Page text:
Keeping Politicians Honest

Head of CBS News says quality journalism matters now more than ever
David Rhodes at Tufts University
“People have a preference for fake news because they don’t like the real thing,” CBS News President David Rhodes said. Photo: Anna Miller
February 8, 2017

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Given an unprecedented presidential election season, the rise of fake news, and a new administration “like no other,” real journalism matters now more than ever, CBS News President David Rhodes said during a talk at Tufts on Feb. 6.

Reporters need to keep holding politicians accountable, he said, noting that critiques of the media are sometimes overblown. “Frankly, I think some of the criticism of coverage in the general election is a little bit misplaced and connected to [the fact that] people don’t like the outcome,” said Rhodes, who oversees the news division and all news content for the CBS Television Network, CBS digital platforms and CBS News Radio. “When people don’t like the results, they complain about the refereeing.”

Rhodes described his own efforts to elevate serious journalism at CBS, including strengthening the morning news program and investing in original reporting. Several years ago, “we started marketing ‘real news,’ which is ironic when you consider that fake news is the topic of the moment,” he said.

Rhodes said ratings have improved as CBS has differentiated itself from other television networks and staked its brand on a lineage that includes journalists with heft, such as CBS news pioneer Edward R. Murrow and iconic anchorman Walter Cronkite. (His talk at Tufts was sponsored by the Fletcher School’s Edward R. Murrow Center for a Digital World, which houses more than 2,000 documents from Murrow’s library and papers.)

The combination of fake-news lies and social media is “very seductive,” he said, because it is entertaining and validates audiences’ political preferences in an insular feedback loop. “People have a preference for fake because they don’t like the real thing,” he said.

Distrust of the media is linked to a broader social trend of Americans losing confidence in institutions, he said. “Multiple sources, provable facts—these things start to seem quaint,” he said. But he argued that fact-checking others’ statements—a strategy that has become a corrective in an era of fake news and “alternative facts”—can be overdone, because too much emphasis on facts implies that voters are making purely objective decisions.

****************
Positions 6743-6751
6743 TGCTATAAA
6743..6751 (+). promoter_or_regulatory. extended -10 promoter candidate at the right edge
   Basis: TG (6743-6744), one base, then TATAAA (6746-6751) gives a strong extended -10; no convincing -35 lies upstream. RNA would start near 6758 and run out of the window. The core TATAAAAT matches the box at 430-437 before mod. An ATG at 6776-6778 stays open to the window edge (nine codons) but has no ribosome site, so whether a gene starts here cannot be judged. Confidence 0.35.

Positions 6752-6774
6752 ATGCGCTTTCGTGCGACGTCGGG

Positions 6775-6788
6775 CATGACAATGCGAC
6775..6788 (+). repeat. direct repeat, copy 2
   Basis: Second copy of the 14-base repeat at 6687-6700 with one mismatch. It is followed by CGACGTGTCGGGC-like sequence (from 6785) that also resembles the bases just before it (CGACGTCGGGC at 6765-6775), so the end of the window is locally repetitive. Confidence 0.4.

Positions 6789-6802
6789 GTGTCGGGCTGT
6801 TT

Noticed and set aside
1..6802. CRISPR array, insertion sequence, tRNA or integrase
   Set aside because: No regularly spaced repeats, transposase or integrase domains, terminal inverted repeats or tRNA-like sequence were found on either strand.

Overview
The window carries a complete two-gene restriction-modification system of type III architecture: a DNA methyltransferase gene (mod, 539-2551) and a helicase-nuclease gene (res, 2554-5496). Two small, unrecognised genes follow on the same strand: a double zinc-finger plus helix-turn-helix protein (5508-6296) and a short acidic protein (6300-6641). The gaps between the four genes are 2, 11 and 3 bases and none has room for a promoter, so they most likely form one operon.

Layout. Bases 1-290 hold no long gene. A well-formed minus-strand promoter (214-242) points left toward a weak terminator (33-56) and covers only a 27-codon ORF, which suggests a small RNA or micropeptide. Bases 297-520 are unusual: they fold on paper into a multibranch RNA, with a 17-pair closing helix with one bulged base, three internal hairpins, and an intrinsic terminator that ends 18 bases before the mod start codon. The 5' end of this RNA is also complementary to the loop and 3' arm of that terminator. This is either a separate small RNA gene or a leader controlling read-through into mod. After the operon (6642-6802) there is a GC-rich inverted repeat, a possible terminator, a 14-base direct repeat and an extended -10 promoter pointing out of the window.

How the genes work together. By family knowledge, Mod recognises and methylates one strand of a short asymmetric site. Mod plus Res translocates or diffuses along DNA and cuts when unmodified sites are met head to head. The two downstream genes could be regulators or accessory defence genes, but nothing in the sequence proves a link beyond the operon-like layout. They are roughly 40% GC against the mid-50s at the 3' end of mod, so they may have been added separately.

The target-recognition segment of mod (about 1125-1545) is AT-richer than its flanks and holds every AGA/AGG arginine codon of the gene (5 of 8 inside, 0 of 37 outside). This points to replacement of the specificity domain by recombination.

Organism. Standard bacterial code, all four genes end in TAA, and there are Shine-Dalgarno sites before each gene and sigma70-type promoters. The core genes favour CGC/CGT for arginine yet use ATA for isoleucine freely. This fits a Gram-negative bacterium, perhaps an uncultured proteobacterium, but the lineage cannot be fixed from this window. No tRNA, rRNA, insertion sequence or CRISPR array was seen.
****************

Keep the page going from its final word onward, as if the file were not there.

Rhodes defended media outlets that gave Donald Trump extensive air time during the Republican primaries because those elections constituted a “very robust” process with more “heat and light” than the Democratic primaries. He also said the high viewership for Trump events televised on cable demonstrated an “organic, naturally occurring interest.”

In response to a question from a member of the audience about over-coverage of Trump’s tweets, Rhodes said those that social media posts are worthy of news coverage because they are statements from the president, but that journalists also need to report on the larger context of what is happening.

Fletcher School Dean James Stavridis, F83, F84, who moderated the event, added that he was recently on a panel with former Secretary of State Madeleine Albright, who decried Trump’s use of Twitter as a “terrible way to conduct diplomacy.” Stavridis, a former NATO commander, said he didn’t agree entirely. Likening a frank presidential tweet to a shot of espresso and the usual channels of diplomacy to a regular diet, he said drinking dozens of shots a day on an empty stomach wouldn’t be healthy, but an occasional espresso on top of a well-balanced diet could jolt the dialogue and “move the needle” on critical issues.

In response to a question about how broadcasting the image and name of a terrorist attacker might motivate future terrorists, Rhodes acknowledged that media coverage can influence actions. He said the solution does not lie in “pretending it didn’t happen,” but in limiting the use of the likeness and name of attacker to appropriate news coverage in such cases.

Rhodes was instrumental in creating an endowed scholarship at the Fletcher School to memorialize Harry A. Radliffe II, A71, F73, an award-winning television journalist and long-time producer for CBS’ 60 Minutes who died of cancer in 2015. (See “A Journalist Who Searched for New Frontiers.”) Members of Radliffe’s family, who helped fund the scholarship, attended Rhodes’ talk, which drew a full audience. Rhodes acknowledged this year’s four scholarship recipients, who are studying public diplomacy and communications through the Murrow Center: “Harry would be proud of every one of you.”

Heather Stephenson can be reached at heather.stephenson@tufts.edu.

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